Michael A. Singer, MD, Darren J. Bell, MD, and Salman Porbandarwalla, MD, all practice with Medical Center Ophthalmology Associates in San Antonio. Dr. Singer receives research support from Allergan, Genentech and Regeneron, and is a speaker for Genentech and Allergan. Drs. Bell and Porbandarwalla report no financial interests. Dr. Singer can be reached at


Why would there be differences among these diseases when they share abnormal VEGF levels as a basis for their pathology? The answer may lie in the degree of ischemia, as well as in the corresponding levels of VEGF. As seen in Figure 1, the levels of VEGF in central RVO are higher than in branch RVO and are almost 100 times higher than the VEGF levels in wet AMD.4 This fact demonstrates that diseases with higher levels of ischemia result in higher intraocular levels of free VEGF.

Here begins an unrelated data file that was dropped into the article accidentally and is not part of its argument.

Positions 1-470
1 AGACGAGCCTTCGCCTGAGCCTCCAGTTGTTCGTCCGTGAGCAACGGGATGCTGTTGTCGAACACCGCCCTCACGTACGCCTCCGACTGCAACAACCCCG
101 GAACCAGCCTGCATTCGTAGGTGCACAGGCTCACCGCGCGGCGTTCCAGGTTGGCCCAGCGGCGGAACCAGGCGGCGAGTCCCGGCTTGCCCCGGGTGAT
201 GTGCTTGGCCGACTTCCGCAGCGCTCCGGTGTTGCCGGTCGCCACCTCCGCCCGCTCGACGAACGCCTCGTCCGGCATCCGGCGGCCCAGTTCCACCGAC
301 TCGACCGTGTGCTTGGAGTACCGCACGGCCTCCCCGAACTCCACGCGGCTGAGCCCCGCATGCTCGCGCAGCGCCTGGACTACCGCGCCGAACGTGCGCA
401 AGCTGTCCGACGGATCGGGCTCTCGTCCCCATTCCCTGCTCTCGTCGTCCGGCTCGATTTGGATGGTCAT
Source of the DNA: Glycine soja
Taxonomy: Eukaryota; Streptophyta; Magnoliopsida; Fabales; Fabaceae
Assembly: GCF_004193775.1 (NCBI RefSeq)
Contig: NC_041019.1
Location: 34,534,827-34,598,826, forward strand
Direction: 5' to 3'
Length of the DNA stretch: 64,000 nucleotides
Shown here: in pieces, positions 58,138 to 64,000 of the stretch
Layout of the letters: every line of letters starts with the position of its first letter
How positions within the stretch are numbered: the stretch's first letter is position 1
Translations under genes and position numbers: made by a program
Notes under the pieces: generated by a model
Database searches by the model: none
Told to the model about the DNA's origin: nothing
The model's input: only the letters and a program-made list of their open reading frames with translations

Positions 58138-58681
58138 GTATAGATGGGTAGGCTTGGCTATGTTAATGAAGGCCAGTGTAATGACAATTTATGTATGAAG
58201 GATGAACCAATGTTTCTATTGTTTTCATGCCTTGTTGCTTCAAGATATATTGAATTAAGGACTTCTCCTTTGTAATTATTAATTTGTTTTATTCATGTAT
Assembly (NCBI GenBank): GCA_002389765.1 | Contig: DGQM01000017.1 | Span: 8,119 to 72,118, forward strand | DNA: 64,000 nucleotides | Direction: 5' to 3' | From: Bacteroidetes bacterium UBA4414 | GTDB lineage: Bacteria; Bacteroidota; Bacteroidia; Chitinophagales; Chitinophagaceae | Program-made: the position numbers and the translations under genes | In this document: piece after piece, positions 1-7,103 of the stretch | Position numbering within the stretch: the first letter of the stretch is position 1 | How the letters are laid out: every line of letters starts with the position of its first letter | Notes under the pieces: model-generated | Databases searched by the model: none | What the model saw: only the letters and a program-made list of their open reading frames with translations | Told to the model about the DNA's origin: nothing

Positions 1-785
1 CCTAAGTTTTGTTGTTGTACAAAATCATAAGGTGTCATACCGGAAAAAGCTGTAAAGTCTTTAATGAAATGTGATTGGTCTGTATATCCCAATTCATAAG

Figure 1. Meta-analysis of VEGF levels among different diseases as determined by vitreous sampling.

Given that the levels of VEGF differ among different retinal diseases, the molecules that have a greater affinity for VEGF might respond to macular edema in RVO/DME patients much differently than in patients with wet AMD.

A recent study was carried out at our institution analyzing the short-term effects of ranibizumab vs bevacizumab on the resolution of macular edema in patients with RVO. The study consisted of 50 patients — 32 treated with bevacizumab and 18 with ranibizumab.

The OCT measurements taken at two and four weeks showed a greater reduction in central macular thickness with statistical significance (P < .001)="" with="" ranibizumab="" compared="" to="" bevacizumab.="" the="" visual="" acuity="" in="" patients="" who="" received="" ranibizumab="" was="" also="" maintained="" better="" than="" in="" patients="" given="" bevacizumab,="" and="" statistical="" significance="" was="" found="" at="" both="" time="" points="" (p=""><>5